Italian oil & gas company Eni announced that it has installed and activated the Inertial Sea Wave Energy Converter (ISWEC) production unit, located offshore Ravenna.
Eni’s new ISWEC production unit is capable of converting energy generated by waves into electricity and adapting to different sea conditions, to provide a high continuity in energy production.
The company’s Central Northern District has installed the pilot plant at the site offshore Ravenna, and has been integrated into the hybrid smart grid system featuring photovoltaics and energy storage.
Eni, in a statement, said” “Waves are the most underutilised renewable source in the world, with extremely high energy density, high predictability and low variability, making them a very promising future energy source suitable for the decarbonization of offshore processes.”
The pilot plant has reached a peak power output of over 51kW, which forms 103% of its nominal power, making the technology suitable for powering medium and large offshore assets.
The ISWEK technology is expected to enable the company to convert mature offshore platforms into renewable energy generation hubs in the future.
Eni, while researching and developing renewable sources jointly with the Politecnico di Torino (PoliTO) and the spin off Wave for Energy, has identified the potential of wave power and recognized it as the most unexploited renewable energy resource in the world.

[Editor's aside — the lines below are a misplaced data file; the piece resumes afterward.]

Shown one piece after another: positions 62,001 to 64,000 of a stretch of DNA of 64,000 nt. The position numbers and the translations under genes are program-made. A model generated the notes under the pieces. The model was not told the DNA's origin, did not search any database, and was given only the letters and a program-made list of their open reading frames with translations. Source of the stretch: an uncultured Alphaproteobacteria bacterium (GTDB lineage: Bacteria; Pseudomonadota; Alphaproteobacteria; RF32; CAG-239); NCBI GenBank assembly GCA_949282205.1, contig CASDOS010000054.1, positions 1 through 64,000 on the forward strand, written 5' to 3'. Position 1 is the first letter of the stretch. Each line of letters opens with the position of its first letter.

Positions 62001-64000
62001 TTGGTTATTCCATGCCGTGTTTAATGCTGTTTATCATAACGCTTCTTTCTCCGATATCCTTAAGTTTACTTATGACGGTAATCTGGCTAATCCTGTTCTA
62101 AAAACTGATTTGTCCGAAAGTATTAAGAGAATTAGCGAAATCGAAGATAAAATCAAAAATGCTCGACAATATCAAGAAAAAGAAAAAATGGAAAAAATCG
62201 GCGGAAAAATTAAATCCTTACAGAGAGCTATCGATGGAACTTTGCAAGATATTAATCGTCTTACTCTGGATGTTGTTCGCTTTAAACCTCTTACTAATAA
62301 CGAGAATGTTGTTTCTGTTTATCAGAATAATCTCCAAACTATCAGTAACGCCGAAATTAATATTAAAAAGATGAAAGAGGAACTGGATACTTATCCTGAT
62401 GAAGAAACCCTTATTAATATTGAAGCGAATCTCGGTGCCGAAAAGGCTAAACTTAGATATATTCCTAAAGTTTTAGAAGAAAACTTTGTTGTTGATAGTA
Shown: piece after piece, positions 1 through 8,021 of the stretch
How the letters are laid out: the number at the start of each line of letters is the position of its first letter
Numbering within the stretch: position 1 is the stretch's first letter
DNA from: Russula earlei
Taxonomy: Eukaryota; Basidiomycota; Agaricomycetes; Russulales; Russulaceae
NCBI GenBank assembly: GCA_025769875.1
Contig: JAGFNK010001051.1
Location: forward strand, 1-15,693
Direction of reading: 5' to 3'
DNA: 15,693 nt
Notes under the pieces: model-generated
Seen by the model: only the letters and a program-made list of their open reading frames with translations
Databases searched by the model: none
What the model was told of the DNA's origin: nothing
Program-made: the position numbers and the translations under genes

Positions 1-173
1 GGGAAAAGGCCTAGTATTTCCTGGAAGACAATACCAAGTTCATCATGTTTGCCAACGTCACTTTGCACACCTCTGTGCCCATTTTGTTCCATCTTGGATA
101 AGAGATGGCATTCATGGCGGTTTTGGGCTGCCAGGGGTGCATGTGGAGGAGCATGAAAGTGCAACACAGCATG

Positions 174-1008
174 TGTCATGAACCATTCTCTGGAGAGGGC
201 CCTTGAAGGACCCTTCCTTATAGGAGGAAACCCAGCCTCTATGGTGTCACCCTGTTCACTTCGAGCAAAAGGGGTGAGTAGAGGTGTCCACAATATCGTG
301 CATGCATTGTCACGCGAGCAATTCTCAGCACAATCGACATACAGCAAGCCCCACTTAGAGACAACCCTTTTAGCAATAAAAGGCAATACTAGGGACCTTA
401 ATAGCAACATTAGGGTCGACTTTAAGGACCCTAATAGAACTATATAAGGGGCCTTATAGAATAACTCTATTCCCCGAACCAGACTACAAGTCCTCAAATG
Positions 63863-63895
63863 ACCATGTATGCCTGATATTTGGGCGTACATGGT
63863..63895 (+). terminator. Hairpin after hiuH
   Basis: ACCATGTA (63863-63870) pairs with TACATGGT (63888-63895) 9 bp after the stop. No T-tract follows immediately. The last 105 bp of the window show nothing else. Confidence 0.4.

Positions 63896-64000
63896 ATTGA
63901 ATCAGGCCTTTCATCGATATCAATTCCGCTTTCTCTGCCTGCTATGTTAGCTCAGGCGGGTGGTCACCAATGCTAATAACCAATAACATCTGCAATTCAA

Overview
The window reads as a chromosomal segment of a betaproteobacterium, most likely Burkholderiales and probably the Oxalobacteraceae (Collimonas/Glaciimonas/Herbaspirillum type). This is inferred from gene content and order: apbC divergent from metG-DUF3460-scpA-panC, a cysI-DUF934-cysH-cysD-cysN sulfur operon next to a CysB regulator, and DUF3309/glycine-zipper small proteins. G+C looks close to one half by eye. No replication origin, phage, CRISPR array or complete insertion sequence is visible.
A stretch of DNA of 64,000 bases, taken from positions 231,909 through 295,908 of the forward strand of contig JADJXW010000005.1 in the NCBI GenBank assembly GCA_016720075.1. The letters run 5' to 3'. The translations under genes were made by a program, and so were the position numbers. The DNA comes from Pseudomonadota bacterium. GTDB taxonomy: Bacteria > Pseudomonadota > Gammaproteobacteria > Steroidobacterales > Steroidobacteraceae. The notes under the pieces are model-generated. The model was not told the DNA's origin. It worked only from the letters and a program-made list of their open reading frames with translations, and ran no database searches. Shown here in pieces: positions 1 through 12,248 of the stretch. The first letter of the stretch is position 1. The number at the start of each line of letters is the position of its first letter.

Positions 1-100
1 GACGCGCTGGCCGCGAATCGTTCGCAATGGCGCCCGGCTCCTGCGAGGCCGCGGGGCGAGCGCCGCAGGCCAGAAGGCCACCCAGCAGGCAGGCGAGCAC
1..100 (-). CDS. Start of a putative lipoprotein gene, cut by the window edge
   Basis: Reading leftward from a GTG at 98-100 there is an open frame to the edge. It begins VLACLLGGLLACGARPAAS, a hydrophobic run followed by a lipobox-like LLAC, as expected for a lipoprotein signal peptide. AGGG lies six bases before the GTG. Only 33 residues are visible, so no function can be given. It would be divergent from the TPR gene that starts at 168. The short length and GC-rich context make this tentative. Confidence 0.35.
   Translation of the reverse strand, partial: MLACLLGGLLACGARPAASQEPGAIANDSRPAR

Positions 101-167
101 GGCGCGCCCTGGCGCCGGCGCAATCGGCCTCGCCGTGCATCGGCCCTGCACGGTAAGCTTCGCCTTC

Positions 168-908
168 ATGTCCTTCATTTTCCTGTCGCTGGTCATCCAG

The firm added: “The power available by waves can be adapted to off-grid scenarios and, at the same time, works alongside other renewable sources to create a resilient energy system with zero emissions.
“This project is another concrete example of Eni’s ability to integrate academia into the world of business. Eni continues to leverage existing collaboration agreements with the main Italian universities to accelerate the development of innovative technologies, strengthening and supporting industry in Italy.”
Earlier this month, Eni signed an agreement with Corepla, the National Consortium for the Collection, Recycling and Recovery of Plastic Packaging, to launch research projects to produce hydrogen from non-recyclable plastic packaging waste.